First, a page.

Josh Hamilton is in the Angels lineup. That could change soon.
It changed Tuesday and Thursday, when Hamilton was originally penciled into the lineup then scratched due to back spasms shortly before game time. At least Thursday, he was able to go into the game in right field in the seventh inning.
“They asked me,” Hamilton recalled. “I was in here (the clubhouse) getting treatment. About the sixth inning I went into the cage, took some swings and got ready to play in the game.”
A visiting beat writer at Sunday’s game watched one of Albert Pujols‘ three strikeouts and marveled at what he saw. The swing-and-miss at strike three, down and away, simply wasn’t the same Pujols. In fact, it looked a little like Josh Hamilton did earlier this month.
Hamilton seems to be coming around, as I wrote in my game story yesterday. Pujols, who is batting .198 since April 21, does not.
Writes Joe Posnanski: “After years of being the best player in baseball, Pujols is now sort of beside the point.”
Mike Scioscia said something interesting after the game. I asked him if the Angels’ patience at the plate (they walked twice with the bases loaded and Hamilton averaged five pitches per at-bat) was evidence of a team that isn’t pressing as much, something Scioscia reprimanded his team for a couple nights earlier. His answer:
“I think we’re seeing some guys maybe use the whole field. As you try to get simpler, get more comfortable in the game, the things you talk about show up — you see the guys get in deeper counts, get a pitch, take a walk, hit the ball the other way, get better pitches to hit. Those things start to go in a positive direction. Hopefully he’ll keep taking strides toward it.”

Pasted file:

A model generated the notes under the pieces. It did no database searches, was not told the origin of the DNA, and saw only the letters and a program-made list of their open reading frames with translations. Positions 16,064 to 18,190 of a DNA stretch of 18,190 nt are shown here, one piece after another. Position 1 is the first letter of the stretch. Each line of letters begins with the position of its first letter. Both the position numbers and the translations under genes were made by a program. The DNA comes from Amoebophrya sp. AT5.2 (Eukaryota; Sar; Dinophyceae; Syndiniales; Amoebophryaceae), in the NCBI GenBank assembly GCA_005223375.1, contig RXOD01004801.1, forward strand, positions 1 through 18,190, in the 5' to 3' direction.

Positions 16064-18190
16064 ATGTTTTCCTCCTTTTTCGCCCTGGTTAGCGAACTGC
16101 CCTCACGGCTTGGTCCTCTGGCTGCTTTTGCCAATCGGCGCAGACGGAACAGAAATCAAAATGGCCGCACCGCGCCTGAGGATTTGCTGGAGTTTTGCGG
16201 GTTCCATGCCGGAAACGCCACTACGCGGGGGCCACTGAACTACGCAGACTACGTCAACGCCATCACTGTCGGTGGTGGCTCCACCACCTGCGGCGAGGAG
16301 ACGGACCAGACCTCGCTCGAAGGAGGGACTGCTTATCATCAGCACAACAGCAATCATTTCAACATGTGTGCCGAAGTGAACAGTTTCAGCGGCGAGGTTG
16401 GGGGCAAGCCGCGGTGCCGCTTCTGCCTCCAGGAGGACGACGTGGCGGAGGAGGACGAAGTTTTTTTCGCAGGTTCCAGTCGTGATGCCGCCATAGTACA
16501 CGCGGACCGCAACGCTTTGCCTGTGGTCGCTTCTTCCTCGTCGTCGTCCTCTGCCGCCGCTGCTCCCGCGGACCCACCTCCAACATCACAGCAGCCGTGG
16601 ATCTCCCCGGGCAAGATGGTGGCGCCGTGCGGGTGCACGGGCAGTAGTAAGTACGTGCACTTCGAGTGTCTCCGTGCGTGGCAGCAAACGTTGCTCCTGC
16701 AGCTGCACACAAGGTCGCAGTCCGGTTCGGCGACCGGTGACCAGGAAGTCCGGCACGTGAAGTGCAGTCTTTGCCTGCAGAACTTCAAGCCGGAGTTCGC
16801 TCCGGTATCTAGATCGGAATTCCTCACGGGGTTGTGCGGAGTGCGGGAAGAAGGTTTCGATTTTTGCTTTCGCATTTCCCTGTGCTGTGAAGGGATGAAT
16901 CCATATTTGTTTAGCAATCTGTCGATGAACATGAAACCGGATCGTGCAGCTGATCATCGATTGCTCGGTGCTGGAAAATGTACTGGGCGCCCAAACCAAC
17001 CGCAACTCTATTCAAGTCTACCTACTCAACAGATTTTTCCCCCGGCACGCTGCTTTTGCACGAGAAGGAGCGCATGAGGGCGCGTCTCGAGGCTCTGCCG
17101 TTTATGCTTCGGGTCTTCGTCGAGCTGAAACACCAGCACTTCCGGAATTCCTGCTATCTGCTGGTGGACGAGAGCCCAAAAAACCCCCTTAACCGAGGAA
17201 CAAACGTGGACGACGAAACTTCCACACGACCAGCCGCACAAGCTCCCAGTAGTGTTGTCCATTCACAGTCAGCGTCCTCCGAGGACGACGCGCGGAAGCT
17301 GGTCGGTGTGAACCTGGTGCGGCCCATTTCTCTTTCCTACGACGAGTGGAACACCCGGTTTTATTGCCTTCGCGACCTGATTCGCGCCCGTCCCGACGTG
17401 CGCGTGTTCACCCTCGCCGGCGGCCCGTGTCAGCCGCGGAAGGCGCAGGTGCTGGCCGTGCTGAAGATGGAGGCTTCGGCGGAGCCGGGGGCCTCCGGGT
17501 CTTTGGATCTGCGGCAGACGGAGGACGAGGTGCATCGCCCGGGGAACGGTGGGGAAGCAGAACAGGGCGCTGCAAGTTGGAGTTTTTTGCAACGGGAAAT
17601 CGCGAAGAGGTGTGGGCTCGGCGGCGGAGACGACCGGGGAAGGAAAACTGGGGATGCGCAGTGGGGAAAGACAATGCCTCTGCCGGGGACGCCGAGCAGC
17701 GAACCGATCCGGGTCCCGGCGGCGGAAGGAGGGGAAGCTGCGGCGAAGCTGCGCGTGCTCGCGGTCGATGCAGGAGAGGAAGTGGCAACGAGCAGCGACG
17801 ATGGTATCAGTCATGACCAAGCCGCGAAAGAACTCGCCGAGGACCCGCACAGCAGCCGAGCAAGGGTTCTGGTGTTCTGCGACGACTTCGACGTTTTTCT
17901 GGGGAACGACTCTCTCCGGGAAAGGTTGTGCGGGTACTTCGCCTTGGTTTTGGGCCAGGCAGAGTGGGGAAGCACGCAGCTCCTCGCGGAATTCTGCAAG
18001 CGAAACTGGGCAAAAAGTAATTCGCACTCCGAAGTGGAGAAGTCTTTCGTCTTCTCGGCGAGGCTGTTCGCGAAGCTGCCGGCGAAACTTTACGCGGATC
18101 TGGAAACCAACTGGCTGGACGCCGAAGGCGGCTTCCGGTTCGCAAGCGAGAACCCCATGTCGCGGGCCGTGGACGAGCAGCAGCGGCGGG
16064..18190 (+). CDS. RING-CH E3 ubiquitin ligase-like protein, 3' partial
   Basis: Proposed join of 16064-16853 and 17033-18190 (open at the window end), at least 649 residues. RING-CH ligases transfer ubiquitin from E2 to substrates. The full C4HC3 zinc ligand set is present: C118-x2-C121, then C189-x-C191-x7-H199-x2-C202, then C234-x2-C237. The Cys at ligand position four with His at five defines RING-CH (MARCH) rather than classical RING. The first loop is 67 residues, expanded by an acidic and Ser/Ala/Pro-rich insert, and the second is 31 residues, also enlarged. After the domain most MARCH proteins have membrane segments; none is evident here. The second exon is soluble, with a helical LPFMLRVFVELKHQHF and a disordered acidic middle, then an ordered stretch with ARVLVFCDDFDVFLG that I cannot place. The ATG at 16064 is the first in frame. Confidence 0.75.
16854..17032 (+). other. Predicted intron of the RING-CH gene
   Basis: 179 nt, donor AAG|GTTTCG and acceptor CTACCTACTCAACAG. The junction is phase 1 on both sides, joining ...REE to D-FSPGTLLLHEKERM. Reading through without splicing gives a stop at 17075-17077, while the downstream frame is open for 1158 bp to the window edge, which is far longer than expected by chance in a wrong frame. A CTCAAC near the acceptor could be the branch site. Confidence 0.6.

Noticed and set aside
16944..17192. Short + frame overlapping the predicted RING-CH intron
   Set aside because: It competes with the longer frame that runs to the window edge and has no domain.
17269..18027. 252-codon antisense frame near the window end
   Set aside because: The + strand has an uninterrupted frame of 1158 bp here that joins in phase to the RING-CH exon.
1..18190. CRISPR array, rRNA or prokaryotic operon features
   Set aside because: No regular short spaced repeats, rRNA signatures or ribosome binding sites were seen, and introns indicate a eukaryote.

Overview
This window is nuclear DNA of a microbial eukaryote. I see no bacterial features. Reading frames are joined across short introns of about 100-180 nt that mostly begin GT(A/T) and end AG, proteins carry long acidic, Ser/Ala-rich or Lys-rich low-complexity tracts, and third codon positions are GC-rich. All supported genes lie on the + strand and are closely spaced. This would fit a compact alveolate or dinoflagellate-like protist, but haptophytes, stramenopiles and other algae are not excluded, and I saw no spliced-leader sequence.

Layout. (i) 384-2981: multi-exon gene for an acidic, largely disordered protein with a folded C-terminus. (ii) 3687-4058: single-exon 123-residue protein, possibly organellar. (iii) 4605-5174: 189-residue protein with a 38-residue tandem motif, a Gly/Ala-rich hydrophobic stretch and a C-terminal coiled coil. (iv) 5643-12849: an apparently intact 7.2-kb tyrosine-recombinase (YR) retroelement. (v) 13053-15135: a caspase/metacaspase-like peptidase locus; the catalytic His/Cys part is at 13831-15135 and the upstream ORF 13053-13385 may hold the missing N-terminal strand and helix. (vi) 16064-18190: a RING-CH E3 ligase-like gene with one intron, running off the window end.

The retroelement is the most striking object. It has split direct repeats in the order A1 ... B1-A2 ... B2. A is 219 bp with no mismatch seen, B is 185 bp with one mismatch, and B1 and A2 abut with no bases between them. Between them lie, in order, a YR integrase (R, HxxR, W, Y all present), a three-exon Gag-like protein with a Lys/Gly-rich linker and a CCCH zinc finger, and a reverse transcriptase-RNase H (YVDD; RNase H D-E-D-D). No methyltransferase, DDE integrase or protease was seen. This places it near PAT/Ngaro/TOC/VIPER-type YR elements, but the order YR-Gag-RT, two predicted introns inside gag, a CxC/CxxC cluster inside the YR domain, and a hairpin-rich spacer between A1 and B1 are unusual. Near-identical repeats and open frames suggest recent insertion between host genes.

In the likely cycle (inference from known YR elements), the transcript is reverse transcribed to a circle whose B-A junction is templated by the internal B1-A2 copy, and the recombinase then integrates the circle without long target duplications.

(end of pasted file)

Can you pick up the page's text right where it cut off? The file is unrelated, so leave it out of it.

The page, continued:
Wait, who’s “he”?
I didn’t ask that because I didn’t catch Scioscia’s choice of pronouns until I listened to my tape after the game. But it isn’t hard to figure out — it’s Hamilton, who was hitting line drives to the opposite field, taking a walk, and going deeper into counts as if he was Mike Trout. Pujols was not.
For Pujols’ legacy, sure, we’re witnessing a turning point. As a key to the Angels’ success, it remains to be seen how long they can survive Pujols’ slump.
Some bullet points for a Monday morning:
“Terrible” and “absolutely awful” are two ways to describe the Angels’ pitching staff. And those were suggested by their manager yesterday.
I could have cited a few more stats about the Angels’ staff in my game story from yesterday’s 8-4 loss to the Baltimore Orioles and where they rank among the 30 teams, namely:
• Opponents’ on-base percentage .344 (29th)
• Opponents’ slugging percentage: .427 (25th)
• Opponents’ OPS: .770 (28th)
• Blown saves: 5 (t-23rd)
• Save percentage: 44.4 (t-29th)
• HR allowed: 39 (t-25th)
• Wild pitches: 17 (27th)
• WHIP: 1.48 (29th)
• Strikeouts per nine innings: 6.80 (24th)
• Strikeout-to-walk ratio: 1.70 (28th)
The Angels are among the worst in the league in nearly every pitching category. It’s almost hard to be this bad. And this is *after* two stellar complete-game efforts by Jason Vargas last week.
That’s why even Mike Scioscia isn’t pulling punches. It’s hard to be optimistic.
Nowhere to go but up, right?
Onto the bullet points: